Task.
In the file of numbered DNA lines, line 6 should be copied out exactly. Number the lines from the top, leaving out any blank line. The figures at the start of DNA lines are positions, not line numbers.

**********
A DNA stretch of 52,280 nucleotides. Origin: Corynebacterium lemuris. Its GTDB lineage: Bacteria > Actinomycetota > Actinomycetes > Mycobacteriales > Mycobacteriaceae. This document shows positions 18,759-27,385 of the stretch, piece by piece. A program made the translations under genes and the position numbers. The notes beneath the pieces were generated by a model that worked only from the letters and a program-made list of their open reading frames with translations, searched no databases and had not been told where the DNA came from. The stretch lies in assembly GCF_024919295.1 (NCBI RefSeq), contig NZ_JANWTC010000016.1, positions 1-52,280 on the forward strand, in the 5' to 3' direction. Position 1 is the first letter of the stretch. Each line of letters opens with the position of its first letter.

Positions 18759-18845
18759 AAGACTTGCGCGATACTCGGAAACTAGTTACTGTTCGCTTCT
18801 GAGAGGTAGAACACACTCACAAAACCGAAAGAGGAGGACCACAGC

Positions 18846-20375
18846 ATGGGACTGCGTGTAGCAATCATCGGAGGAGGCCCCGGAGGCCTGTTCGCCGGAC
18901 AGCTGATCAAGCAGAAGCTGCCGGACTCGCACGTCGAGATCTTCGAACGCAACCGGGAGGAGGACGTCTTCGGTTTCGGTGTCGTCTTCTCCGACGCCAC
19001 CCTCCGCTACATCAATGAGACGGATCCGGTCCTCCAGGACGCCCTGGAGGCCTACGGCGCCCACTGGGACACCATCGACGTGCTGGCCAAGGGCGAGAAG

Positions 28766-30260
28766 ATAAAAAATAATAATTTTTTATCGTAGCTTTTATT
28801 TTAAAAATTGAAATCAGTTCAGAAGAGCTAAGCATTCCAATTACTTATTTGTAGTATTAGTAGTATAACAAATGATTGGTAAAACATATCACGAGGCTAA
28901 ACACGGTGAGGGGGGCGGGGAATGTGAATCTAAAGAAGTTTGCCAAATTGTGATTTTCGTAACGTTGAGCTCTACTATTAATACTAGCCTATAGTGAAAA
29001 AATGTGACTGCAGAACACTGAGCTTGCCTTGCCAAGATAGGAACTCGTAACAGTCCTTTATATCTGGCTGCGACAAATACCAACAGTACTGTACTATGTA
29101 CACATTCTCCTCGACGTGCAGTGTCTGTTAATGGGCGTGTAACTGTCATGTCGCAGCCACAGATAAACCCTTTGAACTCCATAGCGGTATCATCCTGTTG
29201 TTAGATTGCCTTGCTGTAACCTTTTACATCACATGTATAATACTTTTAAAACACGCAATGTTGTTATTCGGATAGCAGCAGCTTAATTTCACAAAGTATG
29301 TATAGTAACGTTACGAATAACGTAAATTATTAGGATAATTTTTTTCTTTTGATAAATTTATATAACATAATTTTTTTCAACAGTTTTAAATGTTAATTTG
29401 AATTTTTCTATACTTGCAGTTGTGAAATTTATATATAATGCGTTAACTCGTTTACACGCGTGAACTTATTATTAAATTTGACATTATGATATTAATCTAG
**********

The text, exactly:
18846 ATGGGACTGCGTGTAGCAATCATCGGAGGAGGCCCCGGAGGCCTGTTCGCCGGAC